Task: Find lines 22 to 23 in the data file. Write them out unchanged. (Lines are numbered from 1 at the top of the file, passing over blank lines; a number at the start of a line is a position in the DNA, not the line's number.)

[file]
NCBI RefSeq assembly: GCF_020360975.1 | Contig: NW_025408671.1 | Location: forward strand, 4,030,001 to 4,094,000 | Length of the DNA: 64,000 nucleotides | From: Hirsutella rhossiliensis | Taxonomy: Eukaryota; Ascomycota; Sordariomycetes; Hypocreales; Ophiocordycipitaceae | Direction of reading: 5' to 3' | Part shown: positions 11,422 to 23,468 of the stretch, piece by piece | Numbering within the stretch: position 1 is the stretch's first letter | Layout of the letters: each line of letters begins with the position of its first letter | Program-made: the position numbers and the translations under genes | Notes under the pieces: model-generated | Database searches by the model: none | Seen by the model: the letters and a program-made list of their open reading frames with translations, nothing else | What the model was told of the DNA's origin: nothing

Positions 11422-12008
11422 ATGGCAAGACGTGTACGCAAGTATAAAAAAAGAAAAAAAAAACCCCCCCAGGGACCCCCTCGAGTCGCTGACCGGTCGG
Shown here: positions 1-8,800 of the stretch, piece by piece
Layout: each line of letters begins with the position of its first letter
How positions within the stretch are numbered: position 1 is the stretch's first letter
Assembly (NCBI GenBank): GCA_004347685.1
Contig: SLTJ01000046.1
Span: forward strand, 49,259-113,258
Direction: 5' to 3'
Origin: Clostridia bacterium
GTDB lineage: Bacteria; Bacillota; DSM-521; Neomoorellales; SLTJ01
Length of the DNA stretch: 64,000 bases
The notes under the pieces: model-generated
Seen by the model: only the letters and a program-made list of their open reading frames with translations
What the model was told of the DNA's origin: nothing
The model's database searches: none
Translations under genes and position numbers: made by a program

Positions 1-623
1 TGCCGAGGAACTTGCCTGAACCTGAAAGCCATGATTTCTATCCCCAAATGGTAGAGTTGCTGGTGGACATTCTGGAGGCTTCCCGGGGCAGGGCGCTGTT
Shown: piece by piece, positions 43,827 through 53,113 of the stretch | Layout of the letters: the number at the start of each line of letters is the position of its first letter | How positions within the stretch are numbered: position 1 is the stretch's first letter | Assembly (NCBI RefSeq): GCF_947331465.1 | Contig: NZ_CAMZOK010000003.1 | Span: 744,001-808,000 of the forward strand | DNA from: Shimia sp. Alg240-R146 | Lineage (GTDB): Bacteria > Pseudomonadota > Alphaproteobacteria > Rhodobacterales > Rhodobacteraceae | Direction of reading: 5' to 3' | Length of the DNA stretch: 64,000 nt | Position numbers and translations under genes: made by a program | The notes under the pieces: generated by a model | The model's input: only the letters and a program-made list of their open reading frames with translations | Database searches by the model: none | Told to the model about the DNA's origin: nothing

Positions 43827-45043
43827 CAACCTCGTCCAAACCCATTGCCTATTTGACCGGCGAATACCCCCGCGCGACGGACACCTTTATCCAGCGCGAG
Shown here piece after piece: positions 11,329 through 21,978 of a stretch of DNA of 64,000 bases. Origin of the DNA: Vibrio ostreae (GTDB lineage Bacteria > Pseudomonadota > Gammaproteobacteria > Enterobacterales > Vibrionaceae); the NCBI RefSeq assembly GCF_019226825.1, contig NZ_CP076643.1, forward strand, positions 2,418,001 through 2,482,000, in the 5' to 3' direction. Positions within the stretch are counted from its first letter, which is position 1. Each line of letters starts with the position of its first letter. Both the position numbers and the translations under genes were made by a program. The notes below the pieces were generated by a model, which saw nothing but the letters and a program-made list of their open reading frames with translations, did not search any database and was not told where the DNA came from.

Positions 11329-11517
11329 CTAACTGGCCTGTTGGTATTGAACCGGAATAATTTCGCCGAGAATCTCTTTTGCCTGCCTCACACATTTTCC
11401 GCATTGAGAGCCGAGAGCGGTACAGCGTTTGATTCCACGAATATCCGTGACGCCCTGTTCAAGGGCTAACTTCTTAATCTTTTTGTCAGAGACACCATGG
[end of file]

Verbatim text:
Positions 43827-45043
43827 CAACCTCGTCCAAACCCATTGCCTATTTGACCGGCGAATACCCCCGCGCGACGGACACCTTTATCCAGCGCGAG